This paper focused on the intergenerational transmission of poverty in rural China by estimating the intergenerational transmission of earnings and stated its mechanism from the perspective of human capital investment before children participated in the labor market. The data used in this study were longitude data collected in 2 000 households of 100 villages among 25 counties across five provinces in 2005, 2008, 2012, 2016, and 2019. Qualitative and quantitative methods were adopted. We found a significant intergenerational transmission of earnings in rural China, especially for the pairs of father–children and parents–children. The intergenerational earnings’ elasticities were much less than those in urban areas, which indicated better social mobility in rural areas than that in urban China. The children with parents who could earn much were more likely to be invested before they participated in the labor market, gain a high education and have more skills. Three cases further showed that the mechanism of human capital investment in children breaking the intergenerational transmission of poverty and promoting social mobility.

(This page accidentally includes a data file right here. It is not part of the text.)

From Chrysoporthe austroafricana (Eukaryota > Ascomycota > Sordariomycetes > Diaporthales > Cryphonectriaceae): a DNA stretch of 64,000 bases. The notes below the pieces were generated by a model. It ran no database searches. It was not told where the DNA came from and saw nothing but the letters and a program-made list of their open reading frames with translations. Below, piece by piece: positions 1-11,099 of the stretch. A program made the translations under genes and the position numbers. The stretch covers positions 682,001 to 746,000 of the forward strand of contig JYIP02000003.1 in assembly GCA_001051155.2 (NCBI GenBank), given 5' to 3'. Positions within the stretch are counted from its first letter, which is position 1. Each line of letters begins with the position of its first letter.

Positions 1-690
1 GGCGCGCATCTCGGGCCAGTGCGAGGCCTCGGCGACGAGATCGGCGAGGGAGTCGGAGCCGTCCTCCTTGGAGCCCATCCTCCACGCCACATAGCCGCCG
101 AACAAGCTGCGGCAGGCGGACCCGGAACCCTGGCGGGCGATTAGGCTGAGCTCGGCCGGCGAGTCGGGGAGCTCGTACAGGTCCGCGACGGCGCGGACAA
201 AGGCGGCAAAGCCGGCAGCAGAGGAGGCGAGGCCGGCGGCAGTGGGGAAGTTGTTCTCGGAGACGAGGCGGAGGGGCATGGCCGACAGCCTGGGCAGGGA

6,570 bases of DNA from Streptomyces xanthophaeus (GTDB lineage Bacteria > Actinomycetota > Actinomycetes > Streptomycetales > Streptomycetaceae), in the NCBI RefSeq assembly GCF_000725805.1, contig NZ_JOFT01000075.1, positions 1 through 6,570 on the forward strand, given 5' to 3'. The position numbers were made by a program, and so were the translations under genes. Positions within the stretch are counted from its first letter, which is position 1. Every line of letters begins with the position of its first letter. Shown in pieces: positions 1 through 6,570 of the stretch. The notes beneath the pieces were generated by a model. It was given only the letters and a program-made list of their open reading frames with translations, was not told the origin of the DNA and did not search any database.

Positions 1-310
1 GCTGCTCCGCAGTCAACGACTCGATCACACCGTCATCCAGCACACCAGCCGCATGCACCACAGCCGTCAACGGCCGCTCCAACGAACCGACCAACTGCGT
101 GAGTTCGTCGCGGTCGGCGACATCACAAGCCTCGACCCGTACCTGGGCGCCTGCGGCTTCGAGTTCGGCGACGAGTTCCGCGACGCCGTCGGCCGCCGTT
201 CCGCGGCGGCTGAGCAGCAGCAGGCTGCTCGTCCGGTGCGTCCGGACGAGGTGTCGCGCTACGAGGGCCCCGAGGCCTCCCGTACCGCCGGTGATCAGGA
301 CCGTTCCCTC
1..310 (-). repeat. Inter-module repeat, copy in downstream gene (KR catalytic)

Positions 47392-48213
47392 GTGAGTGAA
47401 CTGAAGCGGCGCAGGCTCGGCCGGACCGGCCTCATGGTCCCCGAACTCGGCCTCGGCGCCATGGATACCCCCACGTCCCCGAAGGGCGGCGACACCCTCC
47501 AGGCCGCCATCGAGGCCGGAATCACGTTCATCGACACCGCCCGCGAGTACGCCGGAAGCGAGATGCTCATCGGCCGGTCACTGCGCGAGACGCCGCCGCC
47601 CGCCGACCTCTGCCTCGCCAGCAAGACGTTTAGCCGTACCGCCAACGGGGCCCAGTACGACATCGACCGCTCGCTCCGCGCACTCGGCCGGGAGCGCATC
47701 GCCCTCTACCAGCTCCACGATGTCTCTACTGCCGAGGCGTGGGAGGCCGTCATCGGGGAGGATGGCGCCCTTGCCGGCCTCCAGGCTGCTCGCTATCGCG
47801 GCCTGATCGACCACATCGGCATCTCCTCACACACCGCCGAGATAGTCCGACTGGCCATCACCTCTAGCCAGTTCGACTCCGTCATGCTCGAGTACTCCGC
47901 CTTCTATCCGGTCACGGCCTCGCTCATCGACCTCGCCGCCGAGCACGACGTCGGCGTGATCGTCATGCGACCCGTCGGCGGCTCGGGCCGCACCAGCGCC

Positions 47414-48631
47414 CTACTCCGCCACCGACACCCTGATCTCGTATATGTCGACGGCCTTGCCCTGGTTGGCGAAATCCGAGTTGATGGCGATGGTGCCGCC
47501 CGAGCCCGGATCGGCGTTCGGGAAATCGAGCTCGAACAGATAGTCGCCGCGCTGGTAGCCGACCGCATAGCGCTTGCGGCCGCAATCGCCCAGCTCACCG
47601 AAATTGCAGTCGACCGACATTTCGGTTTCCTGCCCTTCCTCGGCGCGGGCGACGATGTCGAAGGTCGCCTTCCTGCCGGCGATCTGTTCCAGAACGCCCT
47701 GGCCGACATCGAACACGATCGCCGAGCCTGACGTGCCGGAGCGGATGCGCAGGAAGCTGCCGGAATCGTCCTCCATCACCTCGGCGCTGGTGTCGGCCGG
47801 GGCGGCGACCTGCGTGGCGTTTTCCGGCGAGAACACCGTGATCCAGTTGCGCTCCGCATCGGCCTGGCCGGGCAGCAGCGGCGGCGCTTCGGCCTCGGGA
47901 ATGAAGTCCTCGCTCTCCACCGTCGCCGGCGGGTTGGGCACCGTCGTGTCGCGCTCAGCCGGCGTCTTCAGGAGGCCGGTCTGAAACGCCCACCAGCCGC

Bai, Y-L.; Zhang, L-Z.; Sun, M-X. and Xu, X-B. (2021)
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